A newly unsealed copy of the Mar-a-Lago search warrant affidavit with fewer redactions shows how federal prosecutors grew suspicious of former President Trump and his attorneys in the weeks leading up to the August raid on the property.
The text beneath the newly removed redactions chronicles several key moments in the government’s ongoing investigation, including a June 3 visit by Jay Bratt, the DOJ’s top counterintelligence official, to Mar-a-Lago.
Bratt arrived with three FBI agents to receive documents in response to a grand jury subpoena that demanded Trump turn over records “bearing classification markings.”
There, the officials met with two people: Trump attorney Evan Corcoran, and Christina Bobb, the former OAN host who, in the DOJ’s telling, was the “custodian of records” for the documents.
Per the newly unredacted portions of the affidavit, Corcoran told the FBI that “he was advised all the records that came from the White House were stored in one location within Mar-a-Lago, the STORAGE ROOM,” and that the boxes of records located in the room were the “remaining repository” of Trump’s White House records.
“FPOTUS COUNSEL 1 further stated he was not advised there were any records in any private office space or other location in Mar-a-Lago,” the affidavit reads, referring to Corcoran.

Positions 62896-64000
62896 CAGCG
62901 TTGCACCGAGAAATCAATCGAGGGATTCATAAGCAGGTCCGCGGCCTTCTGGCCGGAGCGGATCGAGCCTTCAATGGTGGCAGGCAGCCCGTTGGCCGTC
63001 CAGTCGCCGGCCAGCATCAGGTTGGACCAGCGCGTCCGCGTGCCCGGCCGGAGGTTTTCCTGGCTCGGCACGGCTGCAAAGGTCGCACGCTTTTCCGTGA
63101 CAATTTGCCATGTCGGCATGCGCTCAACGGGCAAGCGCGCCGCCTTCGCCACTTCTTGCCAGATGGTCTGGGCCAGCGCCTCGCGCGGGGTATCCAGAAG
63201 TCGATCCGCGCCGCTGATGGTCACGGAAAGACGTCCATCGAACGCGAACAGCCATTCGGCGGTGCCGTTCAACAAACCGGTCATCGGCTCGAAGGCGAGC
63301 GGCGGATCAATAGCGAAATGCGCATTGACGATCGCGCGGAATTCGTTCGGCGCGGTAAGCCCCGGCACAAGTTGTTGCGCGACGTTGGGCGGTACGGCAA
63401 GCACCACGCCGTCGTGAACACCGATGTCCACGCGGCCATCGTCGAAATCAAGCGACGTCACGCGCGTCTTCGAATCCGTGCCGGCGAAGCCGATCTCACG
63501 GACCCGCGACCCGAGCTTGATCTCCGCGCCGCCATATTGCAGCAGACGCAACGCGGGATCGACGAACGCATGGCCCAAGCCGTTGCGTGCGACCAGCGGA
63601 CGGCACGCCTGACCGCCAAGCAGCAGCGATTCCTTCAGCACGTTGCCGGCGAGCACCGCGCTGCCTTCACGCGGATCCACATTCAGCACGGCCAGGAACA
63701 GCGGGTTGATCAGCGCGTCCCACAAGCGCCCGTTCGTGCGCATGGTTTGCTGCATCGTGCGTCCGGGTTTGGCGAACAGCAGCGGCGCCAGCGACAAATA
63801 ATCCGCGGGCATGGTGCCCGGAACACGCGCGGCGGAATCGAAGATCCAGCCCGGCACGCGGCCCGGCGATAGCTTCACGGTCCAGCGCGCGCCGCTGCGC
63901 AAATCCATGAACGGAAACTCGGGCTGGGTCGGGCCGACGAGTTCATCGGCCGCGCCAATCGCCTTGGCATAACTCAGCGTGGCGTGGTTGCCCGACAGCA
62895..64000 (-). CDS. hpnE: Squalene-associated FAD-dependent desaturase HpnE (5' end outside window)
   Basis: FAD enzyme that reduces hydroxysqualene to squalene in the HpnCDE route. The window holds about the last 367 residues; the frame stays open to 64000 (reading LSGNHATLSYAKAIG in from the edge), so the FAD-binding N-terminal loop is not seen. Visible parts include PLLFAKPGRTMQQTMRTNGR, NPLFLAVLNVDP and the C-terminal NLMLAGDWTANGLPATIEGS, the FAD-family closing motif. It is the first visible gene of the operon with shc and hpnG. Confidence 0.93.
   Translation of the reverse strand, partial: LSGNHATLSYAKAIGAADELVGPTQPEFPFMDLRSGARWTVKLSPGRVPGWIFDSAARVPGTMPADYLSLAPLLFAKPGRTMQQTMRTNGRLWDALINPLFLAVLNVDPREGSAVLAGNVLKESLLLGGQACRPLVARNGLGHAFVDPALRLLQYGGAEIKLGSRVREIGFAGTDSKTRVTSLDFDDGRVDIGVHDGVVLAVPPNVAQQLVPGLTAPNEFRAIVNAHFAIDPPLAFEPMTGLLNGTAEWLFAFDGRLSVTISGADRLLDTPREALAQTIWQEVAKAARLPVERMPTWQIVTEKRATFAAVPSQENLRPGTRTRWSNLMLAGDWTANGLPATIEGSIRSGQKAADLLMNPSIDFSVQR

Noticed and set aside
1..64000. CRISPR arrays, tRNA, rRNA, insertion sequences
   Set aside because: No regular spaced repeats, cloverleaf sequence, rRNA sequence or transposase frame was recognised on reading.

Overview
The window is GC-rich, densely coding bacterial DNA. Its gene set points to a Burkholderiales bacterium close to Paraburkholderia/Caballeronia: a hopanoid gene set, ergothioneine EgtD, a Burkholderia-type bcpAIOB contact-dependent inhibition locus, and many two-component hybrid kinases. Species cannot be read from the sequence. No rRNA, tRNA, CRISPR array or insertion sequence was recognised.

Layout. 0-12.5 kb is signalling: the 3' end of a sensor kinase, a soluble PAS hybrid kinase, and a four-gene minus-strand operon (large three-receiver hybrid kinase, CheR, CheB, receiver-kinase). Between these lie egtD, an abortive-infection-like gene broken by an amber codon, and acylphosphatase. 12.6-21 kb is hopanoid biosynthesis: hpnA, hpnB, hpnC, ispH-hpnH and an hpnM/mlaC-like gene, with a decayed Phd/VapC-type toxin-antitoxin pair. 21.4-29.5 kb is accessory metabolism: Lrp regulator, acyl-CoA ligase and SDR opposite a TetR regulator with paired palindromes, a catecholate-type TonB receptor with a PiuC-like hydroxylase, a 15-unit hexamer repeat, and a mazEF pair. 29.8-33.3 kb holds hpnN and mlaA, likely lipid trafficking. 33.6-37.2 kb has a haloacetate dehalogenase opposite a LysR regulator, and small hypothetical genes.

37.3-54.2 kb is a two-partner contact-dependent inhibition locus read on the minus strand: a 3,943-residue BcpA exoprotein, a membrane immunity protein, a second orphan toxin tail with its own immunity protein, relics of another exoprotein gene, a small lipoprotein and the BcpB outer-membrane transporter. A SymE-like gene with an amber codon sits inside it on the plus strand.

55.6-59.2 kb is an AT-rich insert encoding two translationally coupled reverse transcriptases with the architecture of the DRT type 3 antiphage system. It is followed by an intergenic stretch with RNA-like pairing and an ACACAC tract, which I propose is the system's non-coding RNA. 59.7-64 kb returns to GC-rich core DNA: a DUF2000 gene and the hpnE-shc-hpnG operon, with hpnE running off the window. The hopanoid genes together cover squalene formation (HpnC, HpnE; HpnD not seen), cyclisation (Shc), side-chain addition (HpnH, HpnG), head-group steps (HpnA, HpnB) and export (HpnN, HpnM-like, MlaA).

But when agents arrived at Mar-a-Lago in August, they purportedly found records in a search of both the office and other locations outside the storage room. The affidavit doesn’t specify whether Corcoran’s client in the matter — Trump — or another party “advised” him.
Other details spring out of the newly released portions. Trump appears to have gotten another extension from the FBI on responding to the grand jury subpoena before the June 3 meeting. When agents arrived, they “observed that approximately fifty to fifty-five boxes remained in the STORAGE ROOM.”
Bobb, who signed a statement saying that all documents had been turned over in response to the grand jury subpoena, is noted as having “provided a Certification Letter.” The remainder of the section, after the text of the letter itself, is redacted.
After the June interaction, the affidavit says, prosecutors obtained a subpoena for footage from video surveillance cameras operated by the Trump Organization at Mar-a-Lago.
That June 24 subpoena demanded footage from Jan. 10 until the date of service — a time period that covers nearly the entire timeframe from when Trump first agreed to allow the National Archives to retrieve 15 boxes of records from Mar-a-Lago.
After NARA employees found classified-marked records in the boxes, they referred the matter to the FBI. The subpoena for footage covers the entirety of the government’s criminal investigation.
What the DOJ found on the footage remains under seal.